When you sleep, do you meditate?

Anil K Rajvanshi | Mar 11, 2013 

When you sleep, do you meditate?Sleep remains a mystery despite all the research done so far. Science says it helps to consolidate our memories and remove unnecessary information. It says, during sleep, when inputs from our five senses are almost zero, the ‘mind-brain’ takes stock and helps to consolidate memory learned during the day. However I think we sleep because it is like forced meditation; it invigorates and charges our batteries.

In sleep, we go through four or five cycles of deep sleep and dreaming episodes, each of 90 minutes duration. Electroencephalography (EEG) studies done on the human brain (during sleep) show that deep sleep is characterised by production of low frequency delta waves known to help produce life and mood-enhancing chemicals. Here, we are totally unaware of our surroundings. But, dreaming episodes characterised by the rapid eye movement (REM) stage is of light sleep; you can be woken up quite easily. Hence when we wake up after a deep sleep it is refreshing and invigorating.

In deep Samadhi also one produces delta waves, though most studies of the meditating brain show prevalence of Alpha waves, perhaps because EEG and FMRI are quite invasive and so are not conducive for deep meditation. The noise and intense magnetic field of FMRI and electrical wires of EEG dangling around the subject’s head do not create a conducive environment for deep meditation. Nevertheless, studies of EEG on some have shown that in deep meditation there is a spike in delta wave production.

Outward signs of losing complete consciousness are similar to that in deep sleep. Ramakrishna Paramhansa, when he attained enlightenment, was completely oblivious to the world for almost six months. To keep him alive during this time his guru force-fed him.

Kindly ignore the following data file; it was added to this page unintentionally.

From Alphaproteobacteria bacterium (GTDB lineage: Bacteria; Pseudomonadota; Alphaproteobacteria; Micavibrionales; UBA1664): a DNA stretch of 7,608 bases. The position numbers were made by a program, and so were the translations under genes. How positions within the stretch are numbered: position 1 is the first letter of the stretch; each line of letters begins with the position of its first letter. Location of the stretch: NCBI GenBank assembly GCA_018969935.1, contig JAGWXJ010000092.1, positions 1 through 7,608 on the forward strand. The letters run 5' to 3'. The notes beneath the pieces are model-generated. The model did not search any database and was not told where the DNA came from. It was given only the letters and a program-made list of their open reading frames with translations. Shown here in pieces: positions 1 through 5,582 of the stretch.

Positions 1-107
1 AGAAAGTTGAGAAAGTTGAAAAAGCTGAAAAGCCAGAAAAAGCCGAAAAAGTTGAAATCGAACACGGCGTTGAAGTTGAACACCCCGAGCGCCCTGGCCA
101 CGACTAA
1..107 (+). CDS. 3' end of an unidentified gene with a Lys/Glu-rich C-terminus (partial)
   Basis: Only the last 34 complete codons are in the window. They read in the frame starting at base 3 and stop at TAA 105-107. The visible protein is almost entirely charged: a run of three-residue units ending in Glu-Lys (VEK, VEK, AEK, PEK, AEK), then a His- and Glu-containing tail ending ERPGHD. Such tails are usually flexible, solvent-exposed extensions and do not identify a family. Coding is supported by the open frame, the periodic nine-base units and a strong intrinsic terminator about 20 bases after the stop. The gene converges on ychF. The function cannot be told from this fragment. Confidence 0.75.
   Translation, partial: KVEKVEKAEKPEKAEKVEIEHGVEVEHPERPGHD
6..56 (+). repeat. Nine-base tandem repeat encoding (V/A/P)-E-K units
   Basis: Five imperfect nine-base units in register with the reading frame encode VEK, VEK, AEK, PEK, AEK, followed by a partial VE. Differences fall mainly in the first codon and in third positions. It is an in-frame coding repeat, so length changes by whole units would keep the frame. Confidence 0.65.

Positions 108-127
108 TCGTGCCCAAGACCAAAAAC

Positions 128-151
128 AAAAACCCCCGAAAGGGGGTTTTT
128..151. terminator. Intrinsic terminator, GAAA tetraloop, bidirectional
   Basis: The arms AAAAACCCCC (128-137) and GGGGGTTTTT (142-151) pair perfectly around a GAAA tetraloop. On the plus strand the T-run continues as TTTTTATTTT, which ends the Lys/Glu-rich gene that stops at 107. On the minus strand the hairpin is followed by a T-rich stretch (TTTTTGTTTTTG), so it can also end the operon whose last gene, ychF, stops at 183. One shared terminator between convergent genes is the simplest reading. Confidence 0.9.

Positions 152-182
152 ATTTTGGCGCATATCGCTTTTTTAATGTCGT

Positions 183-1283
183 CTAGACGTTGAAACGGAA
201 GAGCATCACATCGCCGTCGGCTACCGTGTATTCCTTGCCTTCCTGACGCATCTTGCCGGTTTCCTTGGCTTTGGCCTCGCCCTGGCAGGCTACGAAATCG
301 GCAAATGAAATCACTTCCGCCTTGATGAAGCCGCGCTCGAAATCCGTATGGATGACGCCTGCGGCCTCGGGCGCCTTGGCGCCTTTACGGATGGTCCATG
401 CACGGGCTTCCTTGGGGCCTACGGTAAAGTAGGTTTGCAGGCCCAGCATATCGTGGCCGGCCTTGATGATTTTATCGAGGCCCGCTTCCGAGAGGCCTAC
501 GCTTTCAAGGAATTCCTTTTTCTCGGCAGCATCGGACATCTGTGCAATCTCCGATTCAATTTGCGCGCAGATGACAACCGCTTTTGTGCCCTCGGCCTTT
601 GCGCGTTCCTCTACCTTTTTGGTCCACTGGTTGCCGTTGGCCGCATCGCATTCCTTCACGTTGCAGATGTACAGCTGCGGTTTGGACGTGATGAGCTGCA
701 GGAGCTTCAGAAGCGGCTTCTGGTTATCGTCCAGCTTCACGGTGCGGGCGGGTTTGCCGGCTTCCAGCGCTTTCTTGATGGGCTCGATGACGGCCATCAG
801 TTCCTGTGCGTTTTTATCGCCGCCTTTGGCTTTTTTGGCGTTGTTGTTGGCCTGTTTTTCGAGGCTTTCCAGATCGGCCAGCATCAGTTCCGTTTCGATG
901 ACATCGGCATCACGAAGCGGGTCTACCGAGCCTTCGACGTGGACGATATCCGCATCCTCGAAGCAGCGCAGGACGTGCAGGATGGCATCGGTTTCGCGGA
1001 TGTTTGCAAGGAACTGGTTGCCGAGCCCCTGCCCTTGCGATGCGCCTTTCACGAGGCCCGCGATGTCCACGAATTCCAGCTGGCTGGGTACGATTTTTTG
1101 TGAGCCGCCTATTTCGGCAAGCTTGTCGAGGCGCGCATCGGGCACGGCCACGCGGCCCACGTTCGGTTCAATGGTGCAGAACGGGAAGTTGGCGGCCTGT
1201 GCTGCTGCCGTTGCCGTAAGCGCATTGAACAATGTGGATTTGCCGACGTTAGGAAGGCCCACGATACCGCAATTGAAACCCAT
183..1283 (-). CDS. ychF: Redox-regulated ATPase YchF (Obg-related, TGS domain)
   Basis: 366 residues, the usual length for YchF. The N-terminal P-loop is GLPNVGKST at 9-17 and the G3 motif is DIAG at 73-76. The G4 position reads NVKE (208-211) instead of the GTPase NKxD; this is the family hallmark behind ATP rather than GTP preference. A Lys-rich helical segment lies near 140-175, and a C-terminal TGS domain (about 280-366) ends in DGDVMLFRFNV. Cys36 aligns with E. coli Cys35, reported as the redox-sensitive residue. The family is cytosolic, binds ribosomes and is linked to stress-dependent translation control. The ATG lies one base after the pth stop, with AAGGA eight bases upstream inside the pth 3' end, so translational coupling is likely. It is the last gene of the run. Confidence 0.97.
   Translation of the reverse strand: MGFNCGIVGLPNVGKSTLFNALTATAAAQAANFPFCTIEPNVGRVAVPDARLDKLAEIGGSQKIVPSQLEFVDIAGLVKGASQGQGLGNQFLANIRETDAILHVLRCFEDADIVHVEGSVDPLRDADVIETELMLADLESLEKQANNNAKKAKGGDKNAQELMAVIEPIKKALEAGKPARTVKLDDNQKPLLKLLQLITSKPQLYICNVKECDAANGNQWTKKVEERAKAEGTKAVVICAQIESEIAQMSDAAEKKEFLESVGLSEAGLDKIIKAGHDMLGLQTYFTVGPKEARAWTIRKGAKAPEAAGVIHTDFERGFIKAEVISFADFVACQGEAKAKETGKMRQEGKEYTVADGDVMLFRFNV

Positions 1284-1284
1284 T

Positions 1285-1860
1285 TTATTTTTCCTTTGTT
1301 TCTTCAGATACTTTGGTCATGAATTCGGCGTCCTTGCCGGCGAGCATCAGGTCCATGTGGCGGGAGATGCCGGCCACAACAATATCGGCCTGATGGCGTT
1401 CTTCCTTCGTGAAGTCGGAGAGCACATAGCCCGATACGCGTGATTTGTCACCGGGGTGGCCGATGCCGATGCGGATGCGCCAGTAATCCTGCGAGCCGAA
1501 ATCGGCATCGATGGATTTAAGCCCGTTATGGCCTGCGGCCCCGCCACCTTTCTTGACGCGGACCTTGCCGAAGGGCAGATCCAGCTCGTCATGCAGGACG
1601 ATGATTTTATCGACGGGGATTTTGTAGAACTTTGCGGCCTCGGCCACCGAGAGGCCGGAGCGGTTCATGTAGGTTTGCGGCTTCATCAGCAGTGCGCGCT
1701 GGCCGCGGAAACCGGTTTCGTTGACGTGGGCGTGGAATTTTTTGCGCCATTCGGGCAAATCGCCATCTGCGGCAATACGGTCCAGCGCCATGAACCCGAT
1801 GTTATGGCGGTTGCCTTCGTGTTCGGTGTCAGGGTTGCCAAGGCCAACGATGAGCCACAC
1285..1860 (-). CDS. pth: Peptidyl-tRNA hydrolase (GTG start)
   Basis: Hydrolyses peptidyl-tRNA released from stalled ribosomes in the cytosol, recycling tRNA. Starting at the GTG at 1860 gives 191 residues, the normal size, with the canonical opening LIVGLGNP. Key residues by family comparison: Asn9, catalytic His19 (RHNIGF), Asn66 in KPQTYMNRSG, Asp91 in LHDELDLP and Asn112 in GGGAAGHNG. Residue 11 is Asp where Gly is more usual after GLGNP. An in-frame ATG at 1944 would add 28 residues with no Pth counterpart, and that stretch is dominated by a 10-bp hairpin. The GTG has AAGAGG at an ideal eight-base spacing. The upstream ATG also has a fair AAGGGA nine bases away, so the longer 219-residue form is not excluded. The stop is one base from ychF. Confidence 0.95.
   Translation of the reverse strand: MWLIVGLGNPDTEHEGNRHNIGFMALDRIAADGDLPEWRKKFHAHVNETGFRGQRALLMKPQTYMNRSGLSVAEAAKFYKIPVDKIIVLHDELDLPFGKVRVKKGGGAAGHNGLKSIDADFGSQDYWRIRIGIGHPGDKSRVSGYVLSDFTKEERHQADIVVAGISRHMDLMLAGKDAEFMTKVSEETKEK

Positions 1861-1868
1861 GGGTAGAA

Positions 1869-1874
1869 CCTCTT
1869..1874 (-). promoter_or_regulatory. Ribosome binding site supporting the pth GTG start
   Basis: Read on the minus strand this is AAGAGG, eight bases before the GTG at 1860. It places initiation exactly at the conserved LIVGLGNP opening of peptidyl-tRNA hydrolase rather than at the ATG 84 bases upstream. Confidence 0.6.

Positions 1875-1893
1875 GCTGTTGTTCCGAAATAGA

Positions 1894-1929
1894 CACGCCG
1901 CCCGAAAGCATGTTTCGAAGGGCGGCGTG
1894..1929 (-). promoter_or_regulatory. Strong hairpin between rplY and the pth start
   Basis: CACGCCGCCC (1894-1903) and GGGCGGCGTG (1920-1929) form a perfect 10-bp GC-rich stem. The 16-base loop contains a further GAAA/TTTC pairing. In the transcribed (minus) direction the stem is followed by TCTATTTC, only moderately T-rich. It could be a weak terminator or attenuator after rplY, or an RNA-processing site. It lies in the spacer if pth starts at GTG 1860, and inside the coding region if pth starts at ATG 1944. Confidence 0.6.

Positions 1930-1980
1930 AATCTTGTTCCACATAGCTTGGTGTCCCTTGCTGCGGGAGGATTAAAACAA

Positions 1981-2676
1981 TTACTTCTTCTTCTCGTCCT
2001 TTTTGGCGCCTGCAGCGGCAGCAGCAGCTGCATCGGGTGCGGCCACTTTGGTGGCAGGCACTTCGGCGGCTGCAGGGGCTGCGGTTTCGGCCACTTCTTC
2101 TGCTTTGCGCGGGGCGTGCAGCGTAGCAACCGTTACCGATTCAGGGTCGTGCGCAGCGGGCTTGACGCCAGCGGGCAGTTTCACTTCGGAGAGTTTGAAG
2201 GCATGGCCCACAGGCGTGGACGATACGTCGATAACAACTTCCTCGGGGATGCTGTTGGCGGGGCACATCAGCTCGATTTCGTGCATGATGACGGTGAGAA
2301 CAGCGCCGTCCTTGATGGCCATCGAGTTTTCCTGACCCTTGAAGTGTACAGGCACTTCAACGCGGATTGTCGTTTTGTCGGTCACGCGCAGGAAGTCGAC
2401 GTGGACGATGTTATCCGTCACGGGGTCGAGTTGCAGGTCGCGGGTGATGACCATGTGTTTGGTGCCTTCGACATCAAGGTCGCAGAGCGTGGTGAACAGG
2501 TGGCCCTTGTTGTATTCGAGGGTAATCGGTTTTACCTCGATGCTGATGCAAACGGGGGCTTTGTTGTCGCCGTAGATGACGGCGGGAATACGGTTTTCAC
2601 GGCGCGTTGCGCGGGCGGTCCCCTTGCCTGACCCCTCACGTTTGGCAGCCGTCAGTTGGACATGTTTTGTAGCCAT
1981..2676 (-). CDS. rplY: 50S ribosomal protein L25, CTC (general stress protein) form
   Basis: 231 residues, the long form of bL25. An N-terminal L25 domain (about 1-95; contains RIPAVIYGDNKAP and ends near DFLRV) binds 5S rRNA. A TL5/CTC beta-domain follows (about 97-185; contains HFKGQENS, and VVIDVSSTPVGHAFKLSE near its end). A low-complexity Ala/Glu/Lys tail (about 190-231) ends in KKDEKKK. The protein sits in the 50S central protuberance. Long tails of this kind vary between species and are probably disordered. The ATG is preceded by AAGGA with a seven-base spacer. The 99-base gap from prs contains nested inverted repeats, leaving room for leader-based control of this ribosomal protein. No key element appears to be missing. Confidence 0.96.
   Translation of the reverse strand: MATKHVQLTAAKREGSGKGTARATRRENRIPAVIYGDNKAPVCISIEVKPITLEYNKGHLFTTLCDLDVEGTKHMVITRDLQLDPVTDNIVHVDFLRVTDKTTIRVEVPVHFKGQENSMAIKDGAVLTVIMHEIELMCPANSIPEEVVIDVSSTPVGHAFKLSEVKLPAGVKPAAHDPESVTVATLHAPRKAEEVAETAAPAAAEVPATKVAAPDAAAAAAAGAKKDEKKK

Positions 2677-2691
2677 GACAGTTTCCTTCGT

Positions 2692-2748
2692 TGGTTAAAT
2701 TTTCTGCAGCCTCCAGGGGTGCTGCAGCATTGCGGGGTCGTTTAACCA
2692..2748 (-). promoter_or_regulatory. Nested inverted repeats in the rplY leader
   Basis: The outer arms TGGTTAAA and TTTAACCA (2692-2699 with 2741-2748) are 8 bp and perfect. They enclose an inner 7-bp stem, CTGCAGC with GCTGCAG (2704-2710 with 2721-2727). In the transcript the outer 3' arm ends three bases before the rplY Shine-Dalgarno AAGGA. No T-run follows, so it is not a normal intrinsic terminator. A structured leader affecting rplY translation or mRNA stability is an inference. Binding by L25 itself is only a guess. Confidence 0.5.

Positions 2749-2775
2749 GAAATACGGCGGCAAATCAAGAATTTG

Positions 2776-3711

In deep sleep, most of the peripheral brain neuron activity either reduces drastically or shuts down. Only the central portion of the brain – seat of autonomous nervous system — works. This is also where long-term memories are stored and consolidated.

Much irrelevant information takes up memory space. As the peripheral brain shuts down these memories get dissolved, allowing the brain to increase its processing power for yet another day.

Deep meditation also allows removal of sanskars or memories as sage Patanjali stated and this could be a probable mechanism to do so. In fact he defines yoga as suppression of thought waves; so the low frequency delta waves in deep sleep could be a manifestation of this process.

When deep sleep is disrupted, memory dissolution doesn’t take place; memory knots keep growing, creating irritable moods and short tempers. There is also a growing body of data in sleep research indicating that in many people who are not getting enough restful sleep, the incidence of diabetes, heart problems and even cancer are increasing.

Brain under anesthesia also produces low frequency waves, but only in the fragmented brain. The communication between different parts of brain is stopped by anesthesia chemicals. However in deep sleep the whole brain is as active as in deep meditation.

How do we induce deep sleep? One way is by doing daily vigorous exercise and meditation. Both help in dissolving temporary memory knots and producing conditions for better sleep.

Deep sleep is also helped by reducing external inputs like sound and light. Thus people who sleep in lighted environment do not get deep sleep, though extensive REM activity takes place. Similarly when there are too many worries and the mind is not at peace, one cannot sleep deeply.


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#deep sleep

#EEG

#Meditation

#rapid eye movement

#REM

#sleep

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Anil K Rajvanshi

Anil K Rajvanshi  is a Guest Contributor at Niti Central.